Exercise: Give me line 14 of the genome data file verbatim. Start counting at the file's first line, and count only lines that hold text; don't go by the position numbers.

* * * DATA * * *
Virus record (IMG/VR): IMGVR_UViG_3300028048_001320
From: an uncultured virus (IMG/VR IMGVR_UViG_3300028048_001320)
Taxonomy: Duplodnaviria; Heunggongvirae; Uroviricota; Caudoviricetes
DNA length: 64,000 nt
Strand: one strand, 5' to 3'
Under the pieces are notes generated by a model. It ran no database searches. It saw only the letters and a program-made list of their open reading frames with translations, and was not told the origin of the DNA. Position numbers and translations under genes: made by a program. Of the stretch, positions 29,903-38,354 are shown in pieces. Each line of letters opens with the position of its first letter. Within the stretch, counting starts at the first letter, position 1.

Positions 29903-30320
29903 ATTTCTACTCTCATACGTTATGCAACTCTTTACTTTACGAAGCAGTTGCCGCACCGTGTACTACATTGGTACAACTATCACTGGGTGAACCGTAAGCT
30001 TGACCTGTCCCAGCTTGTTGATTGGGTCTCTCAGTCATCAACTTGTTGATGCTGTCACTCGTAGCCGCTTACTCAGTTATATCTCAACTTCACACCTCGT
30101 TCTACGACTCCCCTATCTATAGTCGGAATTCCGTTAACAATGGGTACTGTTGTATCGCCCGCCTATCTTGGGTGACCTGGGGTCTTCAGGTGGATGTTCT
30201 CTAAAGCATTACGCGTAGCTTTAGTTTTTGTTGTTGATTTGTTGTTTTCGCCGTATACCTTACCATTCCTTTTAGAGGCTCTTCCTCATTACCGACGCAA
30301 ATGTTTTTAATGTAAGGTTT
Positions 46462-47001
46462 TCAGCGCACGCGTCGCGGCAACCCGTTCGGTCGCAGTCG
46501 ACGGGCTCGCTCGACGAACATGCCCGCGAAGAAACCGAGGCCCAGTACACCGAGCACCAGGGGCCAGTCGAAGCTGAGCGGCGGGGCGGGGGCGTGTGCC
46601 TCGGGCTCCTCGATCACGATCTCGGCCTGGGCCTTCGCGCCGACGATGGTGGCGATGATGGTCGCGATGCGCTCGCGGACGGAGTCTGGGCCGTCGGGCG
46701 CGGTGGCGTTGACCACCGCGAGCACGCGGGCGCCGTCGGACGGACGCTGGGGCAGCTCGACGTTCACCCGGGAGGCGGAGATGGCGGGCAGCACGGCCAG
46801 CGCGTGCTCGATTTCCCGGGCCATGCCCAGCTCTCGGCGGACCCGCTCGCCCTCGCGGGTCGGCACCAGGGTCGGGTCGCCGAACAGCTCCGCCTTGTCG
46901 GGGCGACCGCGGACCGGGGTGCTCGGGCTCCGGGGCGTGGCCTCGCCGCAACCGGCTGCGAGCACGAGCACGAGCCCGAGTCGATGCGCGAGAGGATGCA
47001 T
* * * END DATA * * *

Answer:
46462 TCAGCGCACGCGTCGCGGCAACCCGTTCGGTCGCAGTCG